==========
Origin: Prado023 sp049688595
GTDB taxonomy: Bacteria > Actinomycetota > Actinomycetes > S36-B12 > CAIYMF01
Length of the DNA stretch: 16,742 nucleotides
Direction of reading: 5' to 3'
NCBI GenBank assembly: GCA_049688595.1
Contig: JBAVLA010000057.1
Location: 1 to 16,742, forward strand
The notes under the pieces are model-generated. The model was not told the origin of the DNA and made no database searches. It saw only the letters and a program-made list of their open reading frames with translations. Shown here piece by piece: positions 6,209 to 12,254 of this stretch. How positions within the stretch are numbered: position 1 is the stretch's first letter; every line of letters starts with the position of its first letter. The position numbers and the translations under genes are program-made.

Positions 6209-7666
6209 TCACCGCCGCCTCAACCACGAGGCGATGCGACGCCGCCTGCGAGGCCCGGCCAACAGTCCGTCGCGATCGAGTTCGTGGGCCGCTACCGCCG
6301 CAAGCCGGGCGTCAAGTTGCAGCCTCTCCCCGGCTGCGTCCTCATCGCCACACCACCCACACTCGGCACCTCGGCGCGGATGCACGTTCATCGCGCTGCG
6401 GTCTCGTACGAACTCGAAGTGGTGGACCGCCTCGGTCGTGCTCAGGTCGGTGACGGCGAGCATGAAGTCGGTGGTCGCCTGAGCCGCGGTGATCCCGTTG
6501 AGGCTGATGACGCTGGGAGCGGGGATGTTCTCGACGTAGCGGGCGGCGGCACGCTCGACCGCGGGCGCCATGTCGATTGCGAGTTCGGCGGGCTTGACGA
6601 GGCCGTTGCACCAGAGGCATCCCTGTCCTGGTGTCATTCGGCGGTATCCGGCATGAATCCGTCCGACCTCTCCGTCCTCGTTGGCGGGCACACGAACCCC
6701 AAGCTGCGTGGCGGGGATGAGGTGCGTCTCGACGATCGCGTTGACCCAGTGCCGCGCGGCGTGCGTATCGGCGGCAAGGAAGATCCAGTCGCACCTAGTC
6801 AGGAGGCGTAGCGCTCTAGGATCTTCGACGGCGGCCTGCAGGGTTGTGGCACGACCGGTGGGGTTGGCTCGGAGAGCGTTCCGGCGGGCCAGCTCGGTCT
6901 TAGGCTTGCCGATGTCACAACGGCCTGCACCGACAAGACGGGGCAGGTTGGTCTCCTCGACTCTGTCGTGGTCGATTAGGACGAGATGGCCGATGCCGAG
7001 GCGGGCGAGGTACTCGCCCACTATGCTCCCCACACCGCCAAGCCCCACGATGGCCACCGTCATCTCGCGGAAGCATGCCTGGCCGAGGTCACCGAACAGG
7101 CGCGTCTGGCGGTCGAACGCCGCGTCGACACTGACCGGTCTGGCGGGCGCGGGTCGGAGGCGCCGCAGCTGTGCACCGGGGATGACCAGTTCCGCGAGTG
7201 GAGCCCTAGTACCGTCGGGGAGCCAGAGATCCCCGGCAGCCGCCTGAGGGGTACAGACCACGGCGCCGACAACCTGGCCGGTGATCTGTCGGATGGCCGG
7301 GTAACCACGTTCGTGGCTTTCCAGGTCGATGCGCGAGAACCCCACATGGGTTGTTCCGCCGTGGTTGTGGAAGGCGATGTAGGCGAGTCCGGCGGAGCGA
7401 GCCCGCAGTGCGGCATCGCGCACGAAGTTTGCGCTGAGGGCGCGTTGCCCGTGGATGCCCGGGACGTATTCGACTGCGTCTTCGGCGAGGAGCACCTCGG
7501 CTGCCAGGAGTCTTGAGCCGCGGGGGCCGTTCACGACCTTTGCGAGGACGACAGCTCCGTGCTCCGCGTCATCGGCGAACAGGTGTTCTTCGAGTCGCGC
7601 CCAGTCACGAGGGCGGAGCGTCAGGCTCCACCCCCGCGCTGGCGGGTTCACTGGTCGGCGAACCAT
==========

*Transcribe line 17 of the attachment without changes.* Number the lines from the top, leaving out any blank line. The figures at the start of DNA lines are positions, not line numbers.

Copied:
6901 TAGGCTTGCCGATGTCACAACGGCCTGCACCGACAAGACGGGGCAGGTTGGTCTCCTCGACTCTGTCGTGGTCGATTAGGACGAGATGGCCGATGCCGAG